Before you do this though, just double check that your TV/monitor doesn't have a 3.5 mil port you can use. A lot of them will pass whatever audio input out that port and silence the speakers when you connect something. That's probably easier.

u/manbearpig304 · 2 pointsr/wiiu

You can use this cord and any pair of computer speakers that you may already have

You might have to change a setting in the wii u menu to get the sound to output to the audio jacks instead of the hdmi though

u/qaruxj · 2 pointsr/hometheater

Some preamps (such as this one) do have 1/4" outputs, so you could get a 1/4" to 1/8" adapter and plug your computer speakers into that.

According to one review of the Pioneer turntable, it does have a built-in preamp, so it appears that you don't need one. The phono EQ is explained in the section on RIAA equalization in the article that I linked. Since you're probably buying a turntable with a built-in preamp, that means that all you really need is a female RCA to female 1/8" adapter, such as this one.

u/DarkLordKohan · 2 pointsr/iamverysmart

Manhattan 6 inches Stereo Splitter-3.5mm Jack to 2-RCA Jacks Audio Adapter

Is this what he did?

u/JoeyTriforce · 2 pointsr/wii

My headphones have adjustable volume. How would that compare to something like this though?

Edit: Actually, scratch that. I'd prefer not having to keep switching the audio cables from the TV to headphones, so the Wii2HDMI converter with headphones that include an adjustable dial seems like the best solution. Appreciate the help!

u/lsorah0001 · 2 pointsr/howto

I have a set of Logitech speakers as well with this set-up. Search eBay for USB 5.1 and you'll find what you need to use it with a computer that plugs into a standard USB port. If you are using an iPod or other similar device, you can use the green plug and it work great as stereo speakers (some can combine front and rear to get a "surround" sound, YMMV.) If you are using it for your TV/video game, you'll need an RCA to 3.5mm converter...which has also been posted in this thread...hope this helps!

u/praystationfoh · 2 pointsr/playstation

AV output under Audio Output settings.

Get one of these

enjoy a mess of cables.

maybe there's a USB headset. (never did any research myself)

u/MagnaMike · 2 pointsr/headphones


I just used in game audio options to adjust volume.

Edit: This would likely work too.

u/Ro5ario · 2 pointsr/wiiu
u/RGB240P · 2 pointsr/crtgaming

I had problems fitting everything into the SCART connector. The monoprice cable is pretty thick in the center with that shielding, there wasn't enough room to cram that cable and the audio cable through that opening. I didn't need these adapters to be very long, my cables already reached, so I ended up using only the unsheiled portions at the end of the cable, removing the thicker middle section. I was able to fit everything in that way.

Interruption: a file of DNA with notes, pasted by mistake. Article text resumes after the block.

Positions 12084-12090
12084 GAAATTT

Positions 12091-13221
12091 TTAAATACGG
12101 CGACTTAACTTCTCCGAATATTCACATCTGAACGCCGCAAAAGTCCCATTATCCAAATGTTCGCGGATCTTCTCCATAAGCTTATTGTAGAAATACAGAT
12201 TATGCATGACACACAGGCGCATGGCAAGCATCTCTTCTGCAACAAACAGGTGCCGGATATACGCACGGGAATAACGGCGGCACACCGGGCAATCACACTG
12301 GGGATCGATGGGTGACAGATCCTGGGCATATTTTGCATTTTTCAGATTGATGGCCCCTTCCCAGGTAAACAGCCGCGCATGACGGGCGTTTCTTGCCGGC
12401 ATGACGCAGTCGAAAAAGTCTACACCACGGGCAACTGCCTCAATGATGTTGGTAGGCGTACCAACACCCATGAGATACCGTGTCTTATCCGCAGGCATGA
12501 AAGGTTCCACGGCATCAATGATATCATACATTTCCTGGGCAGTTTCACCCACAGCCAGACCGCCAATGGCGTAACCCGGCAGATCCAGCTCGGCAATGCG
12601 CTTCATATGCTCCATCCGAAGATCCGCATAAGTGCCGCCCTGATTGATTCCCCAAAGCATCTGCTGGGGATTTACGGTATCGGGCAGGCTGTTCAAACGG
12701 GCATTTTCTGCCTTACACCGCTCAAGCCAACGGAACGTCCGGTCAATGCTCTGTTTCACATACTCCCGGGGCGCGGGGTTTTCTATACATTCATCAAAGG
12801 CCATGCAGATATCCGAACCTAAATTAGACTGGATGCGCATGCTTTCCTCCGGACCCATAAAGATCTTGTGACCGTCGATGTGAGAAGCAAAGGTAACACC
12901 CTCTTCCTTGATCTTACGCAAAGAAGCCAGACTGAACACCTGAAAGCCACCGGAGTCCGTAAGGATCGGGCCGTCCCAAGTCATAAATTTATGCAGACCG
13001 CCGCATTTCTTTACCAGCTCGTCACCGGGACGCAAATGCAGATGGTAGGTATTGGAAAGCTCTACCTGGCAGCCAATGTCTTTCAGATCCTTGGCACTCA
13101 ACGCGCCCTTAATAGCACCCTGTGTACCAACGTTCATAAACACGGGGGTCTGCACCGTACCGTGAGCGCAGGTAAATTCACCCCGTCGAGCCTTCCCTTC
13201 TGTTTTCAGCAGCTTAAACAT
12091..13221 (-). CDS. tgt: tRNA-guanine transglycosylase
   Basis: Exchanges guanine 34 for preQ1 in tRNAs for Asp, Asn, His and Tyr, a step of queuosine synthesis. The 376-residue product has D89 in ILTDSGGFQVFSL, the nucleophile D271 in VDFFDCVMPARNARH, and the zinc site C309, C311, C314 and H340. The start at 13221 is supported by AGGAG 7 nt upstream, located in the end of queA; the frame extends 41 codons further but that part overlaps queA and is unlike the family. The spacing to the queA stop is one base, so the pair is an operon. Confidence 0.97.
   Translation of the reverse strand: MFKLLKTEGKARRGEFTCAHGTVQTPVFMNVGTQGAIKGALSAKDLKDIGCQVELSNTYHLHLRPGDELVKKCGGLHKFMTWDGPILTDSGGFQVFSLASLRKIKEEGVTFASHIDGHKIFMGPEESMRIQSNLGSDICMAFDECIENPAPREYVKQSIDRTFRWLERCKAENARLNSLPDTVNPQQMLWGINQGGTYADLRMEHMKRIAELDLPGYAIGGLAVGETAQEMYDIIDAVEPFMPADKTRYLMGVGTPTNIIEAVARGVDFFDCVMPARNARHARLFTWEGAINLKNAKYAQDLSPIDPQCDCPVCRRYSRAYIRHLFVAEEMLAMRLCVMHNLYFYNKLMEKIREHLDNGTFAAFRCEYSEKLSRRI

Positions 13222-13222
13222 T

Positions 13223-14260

Soldering to the SCART connector was difficult. It was easy to melt the connector's plastic with the iron. Tinning the SCART pins and the wires helped. I was/am new to soldering and I didn't have flux so I tried without it. I think it would have gone a lot easier with it. I ended up using a lot of solder wick and the solder sucker to redo my work.

You'll also need heatshrink. When you are ready to solder the wires from each color BNC connector you'll need to strip the jacket and expose an inch or so of sheilding. Pull the sheilding away from the inner core and twist it together to form its own wire. Cover this bare wire with heatshrink, leaving only the tip exposed so you can solder it to the proper pin.

Finding faults in the chain was a problem. Everything seemed to work right off the bat, but then I had a console intermittently lose green signal. Trying to figure out where the bad connection was sucked. I had to figure out if it was the RGB mod in the console, the RGB SCART cable, my homemade SCART->BNC input adapter, my homemade BNC->SCART output adapter, or the SCART->XRB-mini adapter. (It was my SCART-BNC input adapter)


6" 4-BNC cable:

Female SCART connectors:

50ft 3 conductor cable:

Phoenix Audio Plugs:

RCA Y-adapters:

3RCA->3BNC cable:

RCA->BNC adapter:

Those last few items were used more with routing YPbPr component video through the Extron.


*edit: formatting

u/Pesto_Enthusiast · 2 pointsr/pcmasterrace

If your headphones use the standard plug, then you need a 2 RCA male 3.5mm female adapter. Here's one with decent reviews from Amazon